British immigration rules squeeze Indian-restaurant workforce
A clampdown on low-skilled immigrant labor is causing a shortage of Bangladeshi kitchen help.
It's become a staple of the British culinary landscape, an exotic blast from the subcontinent that has long supplanted the fish-and-chip shop as the nation's favorite eatery.Skip to next paragraph
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But 40 years after it brought papadums and vindaloo to the conservative British palate, the curry house is feeling the pinch. No, it's not the food, which remains consistently yellow and still lures 2.5 million customers into around 12,000 restaurants every week. Neither is it a sudden health warning about the perils of mango chutney.
No. The problem facing Indian restaurants (called that even though the vast majority are Bangladeshi-run) is a labor issue. To coin a phrase, these days you just can't get the staff.
New immigration rules gradually being rolled out here give curry houses highly restricted scope to employ chefs, porters, and waiters from Bangladesh. Now, there are some 27,500 unfilled vacancies in restaurants up and down the country.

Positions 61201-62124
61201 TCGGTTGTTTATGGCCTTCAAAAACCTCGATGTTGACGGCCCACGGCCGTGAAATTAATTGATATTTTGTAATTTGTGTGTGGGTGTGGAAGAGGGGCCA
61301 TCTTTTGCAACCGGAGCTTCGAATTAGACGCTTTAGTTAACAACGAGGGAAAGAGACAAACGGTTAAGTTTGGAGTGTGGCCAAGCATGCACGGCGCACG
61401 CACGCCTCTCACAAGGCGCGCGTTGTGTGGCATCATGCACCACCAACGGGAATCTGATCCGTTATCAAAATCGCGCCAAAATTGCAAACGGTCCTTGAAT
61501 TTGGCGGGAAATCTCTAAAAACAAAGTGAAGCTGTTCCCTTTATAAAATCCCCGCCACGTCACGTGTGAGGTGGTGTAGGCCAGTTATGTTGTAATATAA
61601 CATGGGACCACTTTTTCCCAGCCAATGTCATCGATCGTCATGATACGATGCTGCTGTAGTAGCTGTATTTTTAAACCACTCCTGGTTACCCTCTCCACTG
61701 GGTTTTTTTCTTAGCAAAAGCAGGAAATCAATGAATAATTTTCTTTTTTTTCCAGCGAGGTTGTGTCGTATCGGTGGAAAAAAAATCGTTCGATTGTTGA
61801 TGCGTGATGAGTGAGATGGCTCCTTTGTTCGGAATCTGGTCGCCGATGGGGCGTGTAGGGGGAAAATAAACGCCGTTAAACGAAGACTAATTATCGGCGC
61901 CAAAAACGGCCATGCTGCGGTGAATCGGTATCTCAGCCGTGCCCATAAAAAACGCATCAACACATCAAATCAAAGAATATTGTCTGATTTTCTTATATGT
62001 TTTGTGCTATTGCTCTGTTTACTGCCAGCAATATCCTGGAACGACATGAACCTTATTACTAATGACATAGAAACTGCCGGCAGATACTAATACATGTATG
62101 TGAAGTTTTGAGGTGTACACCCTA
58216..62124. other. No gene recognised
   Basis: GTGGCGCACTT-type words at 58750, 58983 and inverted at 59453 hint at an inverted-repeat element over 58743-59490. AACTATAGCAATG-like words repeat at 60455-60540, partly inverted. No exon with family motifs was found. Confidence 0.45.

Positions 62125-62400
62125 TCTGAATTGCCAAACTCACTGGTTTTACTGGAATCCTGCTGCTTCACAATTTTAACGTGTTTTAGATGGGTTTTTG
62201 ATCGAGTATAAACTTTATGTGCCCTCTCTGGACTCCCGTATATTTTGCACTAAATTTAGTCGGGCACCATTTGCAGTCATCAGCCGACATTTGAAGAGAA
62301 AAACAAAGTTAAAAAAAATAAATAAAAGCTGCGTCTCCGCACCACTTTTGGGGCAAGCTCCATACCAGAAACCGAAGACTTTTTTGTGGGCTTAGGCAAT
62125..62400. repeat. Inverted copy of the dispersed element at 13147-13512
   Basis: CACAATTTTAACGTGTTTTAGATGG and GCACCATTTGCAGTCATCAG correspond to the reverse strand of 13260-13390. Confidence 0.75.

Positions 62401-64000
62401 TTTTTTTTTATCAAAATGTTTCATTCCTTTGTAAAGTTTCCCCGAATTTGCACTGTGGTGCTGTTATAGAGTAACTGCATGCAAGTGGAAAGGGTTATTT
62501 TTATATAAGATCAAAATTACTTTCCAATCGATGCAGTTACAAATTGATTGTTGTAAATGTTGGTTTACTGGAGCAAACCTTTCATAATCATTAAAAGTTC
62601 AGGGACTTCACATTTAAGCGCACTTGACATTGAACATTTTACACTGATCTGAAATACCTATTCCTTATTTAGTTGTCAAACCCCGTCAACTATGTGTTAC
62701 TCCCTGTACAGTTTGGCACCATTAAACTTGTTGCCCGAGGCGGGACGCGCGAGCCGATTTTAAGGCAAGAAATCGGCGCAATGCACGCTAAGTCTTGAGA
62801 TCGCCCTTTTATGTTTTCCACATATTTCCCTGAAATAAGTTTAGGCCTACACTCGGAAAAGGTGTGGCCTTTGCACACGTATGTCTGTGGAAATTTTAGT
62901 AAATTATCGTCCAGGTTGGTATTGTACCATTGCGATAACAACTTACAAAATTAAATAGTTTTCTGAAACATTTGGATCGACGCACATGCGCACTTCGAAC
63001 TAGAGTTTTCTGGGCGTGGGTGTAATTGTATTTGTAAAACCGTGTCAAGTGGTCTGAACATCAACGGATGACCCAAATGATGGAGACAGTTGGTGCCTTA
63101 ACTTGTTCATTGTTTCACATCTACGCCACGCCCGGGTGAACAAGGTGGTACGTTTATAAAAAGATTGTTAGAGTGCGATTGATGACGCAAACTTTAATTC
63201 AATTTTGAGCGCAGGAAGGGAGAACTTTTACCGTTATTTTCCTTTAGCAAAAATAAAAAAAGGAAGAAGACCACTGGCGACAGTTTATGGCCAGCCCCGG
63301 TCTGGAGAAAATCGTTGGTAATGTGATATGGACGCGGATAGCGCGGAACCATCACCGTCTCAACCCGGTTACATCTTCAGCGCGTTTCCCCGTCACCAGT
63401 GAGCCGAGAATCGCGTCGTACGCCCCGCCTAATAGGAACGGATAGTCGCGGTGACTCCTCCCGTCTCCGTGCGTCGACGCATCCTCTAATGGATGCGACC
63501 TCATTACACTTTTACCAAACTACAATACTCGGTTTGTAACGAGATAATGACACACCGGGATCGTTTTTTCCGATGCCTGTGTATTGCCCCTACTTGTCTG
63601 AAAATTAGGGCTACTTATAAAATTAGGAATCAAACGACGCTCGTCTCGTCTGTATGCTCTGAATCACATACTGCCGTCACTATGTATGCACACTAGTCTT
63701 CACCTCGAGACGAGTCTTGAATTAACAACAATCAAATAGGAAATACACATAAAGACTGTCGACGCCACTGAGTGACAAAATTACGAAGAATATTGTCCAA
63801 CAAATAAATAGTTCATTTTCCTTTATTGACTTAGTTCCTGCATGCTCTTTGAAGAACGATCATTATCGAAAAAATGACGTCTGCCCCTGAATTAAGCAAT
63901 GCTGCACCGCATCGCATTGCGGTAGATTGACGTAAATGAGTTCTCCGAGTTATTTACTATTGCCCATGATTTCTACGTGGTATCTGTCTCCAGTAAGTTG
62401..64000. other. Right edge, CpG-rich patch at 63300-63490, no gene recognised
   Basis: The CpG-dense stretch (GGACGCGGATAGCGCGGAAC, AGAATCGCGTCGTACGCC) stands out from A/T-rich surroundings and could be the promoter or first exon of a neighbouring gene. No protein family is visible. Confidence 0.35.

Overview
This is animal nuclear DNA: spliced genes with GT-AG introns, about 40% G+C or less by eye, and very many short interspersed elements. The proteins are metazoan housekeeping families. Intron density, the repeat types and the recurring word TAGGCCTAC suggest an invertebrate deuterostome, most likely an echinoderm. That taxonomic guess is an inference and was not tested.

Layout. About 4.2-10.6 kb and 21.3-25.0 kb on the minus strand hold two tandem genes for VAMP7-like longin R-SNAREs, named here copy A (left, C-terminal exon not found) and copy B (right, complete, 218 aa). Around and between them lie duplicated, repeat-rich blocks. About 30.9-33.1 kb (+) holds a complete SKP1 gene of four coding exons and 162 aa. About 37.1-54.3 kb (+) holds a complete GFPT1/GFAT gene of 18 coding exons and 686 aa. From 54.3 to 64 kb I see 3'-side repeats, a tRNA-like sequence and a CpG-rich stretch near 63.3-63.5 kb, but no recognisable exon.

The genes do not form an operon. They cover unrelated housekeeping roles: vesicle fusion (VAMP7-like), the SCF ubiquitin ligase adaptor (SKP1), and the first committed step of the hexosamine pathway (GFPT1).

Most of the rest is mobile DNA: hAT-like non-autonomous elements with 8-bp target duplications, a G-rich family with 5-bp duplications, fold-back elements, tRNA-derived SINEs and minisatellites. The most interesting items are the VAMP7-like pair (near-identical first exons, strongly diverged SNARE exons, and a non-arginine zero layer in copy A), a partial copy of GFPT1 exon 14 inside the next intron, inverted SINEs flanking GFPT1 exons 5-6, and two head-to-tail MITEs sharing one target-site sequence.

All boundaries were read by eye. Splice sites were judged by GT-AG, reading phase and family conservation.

"We are suffering, our business is going down," says Baljoor Rashid, who owns a chain of 15 restaurants in southeast England. "There is a shortage of waiters, a shortage of chefs, and a shortage of unskilled kitchen porters."
As a result, he says, an industry that turns over £3.5 billion ($6.9 billion) a year and employs 90,000 people, most from the subcontinent, is at risk.
"There are a lot of restaurants closing already," says Mr. Rashid, who is president of the Bangladesh Caterers Association. "Because of the shortage of staff, restaurants are dying."
The government changed tack on immigration after hundreds of thousands of east Europeans flocked to Britain in the wake of European Union expansion in 2004, a mass migration that one expert described as "the largest-ever single wave of immigration the British Isles have ever experienced."
To compensate, a new points-based system for immigration aspires to regulate migrant numbers. But the crucial category for Bangladeshi restaurants – low-skilled workers – is unlikely to be opened for several months because the government feels it has enough of such migrants from Eastern Europe. "It's a category which will be there to fill specific temporary labor shortages, but at the moment it's not required," says one Home Office official, on customary condition of anonymity.
Rashid says this has resulted in the culturally absurd situation where the government is urging Bangladeshi kitchens to employ Polish staff.
"We went to see the immigration minister Liam Byrne," he says. "He told us we have to use East Europeans. We said we have tried them but it's impossible. Firstly, how can they work in a Bangladeshi kitchen when there is the language barrier?